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William Boykin
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idenhi wrote:
I think a good place to start is with the classics. Herodotus of Halicarnassus is often termed the father of history. Richest histories, I would say, usually come from eyewitness accounts of actual events.But there are many fine tall tales that are later dubbed as 'histories'.


I'm sorry, but if someone wants to understand how modern history is practiced, Herodotus is the last person I would read as to how to do it.

As much as I'm a fan of the Classics, I don't think that he's of that much relevance other than as a starting point to understand how history was researched up to the late 19th Century.

Hegel and Ranke are the real starting points of modern Historiography.

Darilian
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Russell/Karen Morse
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Here are some historiography options:

Historiography in the Twentieth Century: From Scientific Objectivity to the Postmodern Challenge by Georg G. Iggers

http://www.amazon.com/Historiography-Twentieth-Century-Scien...

The Landscape of History: How Historians Map the Past by John Lewis Gaddis

http://www.amazon.com/Landscape-History-How-Historians-Past/...
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Matt Jolly
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Hi!

I found

[url]http://www.amazon.co.uk/What-History-Introduction-Richard-Ev... [/url]

interesting when I started looking at history, and

"Writing History" by Sherman Kent a more practical guide, but both are (like me!) very old.....

Cheers,

Matt
 
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Чебурашка, ты настоящий друг!
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Marc Bloch's The Historian's Craft is brilliant, but as it was written in the 40s (and is unfinished) it does not deal with the current debates. It does give a very good insight, however, into some of the considerations a historian must make in going about his or her work.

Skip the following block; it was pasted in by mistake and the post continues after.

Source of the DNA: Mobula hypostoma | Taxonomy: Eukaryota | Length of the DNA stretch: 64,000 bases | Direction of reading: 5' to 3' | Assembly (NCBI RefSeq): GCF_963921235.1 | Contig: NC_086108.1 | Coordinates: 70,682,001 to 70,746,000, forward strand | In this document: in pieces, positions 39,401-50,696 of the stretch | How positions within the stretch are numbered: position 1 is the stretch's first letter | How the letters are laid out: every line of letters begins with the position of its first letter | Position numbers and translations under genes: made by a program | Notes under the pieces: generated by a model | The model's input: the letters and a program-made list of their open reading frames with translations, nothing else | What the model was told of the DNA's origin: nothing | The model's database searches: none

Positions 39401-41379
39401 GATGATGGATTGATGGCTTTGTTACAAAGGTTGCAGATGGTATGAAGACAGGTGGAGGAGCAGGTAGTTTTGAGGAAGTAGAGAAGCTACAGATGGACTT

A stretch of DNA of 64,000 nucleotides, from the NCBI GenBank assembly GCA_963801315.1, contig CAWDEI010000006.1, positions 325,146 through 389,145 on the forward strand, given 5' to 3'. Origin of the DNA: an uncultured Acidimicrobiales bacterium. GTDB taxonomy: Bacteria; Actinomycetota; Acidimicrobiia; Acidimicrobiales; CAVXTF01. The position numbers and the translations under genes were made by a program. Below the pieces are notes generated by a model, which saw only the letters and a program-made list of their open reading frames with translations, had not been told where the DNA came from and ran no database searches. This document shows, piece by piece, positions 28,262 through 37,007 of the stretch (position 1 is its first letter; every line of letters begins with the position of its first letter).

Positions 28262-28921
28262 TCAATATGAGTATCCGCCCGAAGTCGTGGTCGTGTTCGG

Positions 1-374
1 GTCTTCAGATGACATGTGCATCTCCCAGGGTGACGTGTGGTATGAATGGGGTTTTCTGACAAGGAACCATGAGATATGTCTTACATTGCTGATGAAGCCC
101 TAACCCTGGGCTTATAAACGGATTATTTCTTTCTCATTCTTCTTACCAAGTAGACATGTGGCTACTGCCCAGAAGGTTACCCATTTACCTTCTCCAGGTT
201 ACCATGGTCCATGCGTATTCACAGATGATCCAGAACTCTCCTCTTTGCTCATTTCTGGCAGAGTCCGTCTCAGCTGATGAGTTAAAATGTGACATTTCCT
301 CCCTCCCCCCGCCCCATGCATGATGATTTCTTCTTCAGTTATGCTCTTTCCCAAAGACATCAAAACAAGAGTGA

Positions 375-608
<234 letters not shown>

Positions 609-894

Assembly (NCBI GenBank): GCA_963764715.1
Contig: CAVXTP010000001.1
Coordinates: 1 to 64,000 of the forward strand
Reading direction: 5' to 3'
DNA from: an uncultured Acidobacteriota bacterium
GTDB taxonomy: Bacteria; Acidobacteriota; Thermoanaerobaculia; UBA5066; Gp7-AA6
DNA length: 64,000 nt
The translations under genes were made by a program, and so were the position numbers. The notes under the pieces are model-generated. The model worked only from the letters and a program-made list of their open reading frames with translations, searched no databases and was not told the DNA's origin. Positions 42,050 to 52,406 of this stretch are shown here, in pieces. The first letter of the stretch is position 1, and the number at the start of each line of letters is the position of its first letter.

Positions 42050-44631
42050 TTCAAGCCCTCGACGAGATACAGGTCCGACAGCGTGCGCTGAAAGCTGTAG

The two classics, at least for English-language historians, used to be E.H. Carr's What is History? and Geoffrey Elton's The Practice of History. Again, they are both a little out of date as they were written before many of the theoretical and methodological innovations that shape today's history writing.

Richard J. Evans's book In Defence of History is very good as it deals critically with one of the major questions of modern historiography--postmodernism. It gives lots of concrete examples of how actual historiographical debates develop and what they mean for the writing of history. I think his message that historians have a range of theories and methodologies open to them and we should not be overly doctrinal in restricting ourselves to one or the other is very positive. I would suggest that.

The book which Evans rails against the most is Keith Jenkins's Rethinking History, which at first seems edgy and groundbreaking until you actually do any historical research of your own and then you realise the man hasn't a clue what he's talking about. Read it at some point, but not your first introduction to historiography.

An alternative (or, better, supplement) to Evans might be John Tosh's The Pursuit of History: Aims, Methods and New Directions in the Study of Modern History. I've never actually read it, but looking at its contents page it does seem to give a good comprehensive overview of the different schools and debates.

To be honest, most of my historiographical reading has been on the specific topic of nationalism, so I don't consider myself much of an expert in the more general questions.

As for how to make a living with a degree (or two, or three) in history? I have no idea: I don't.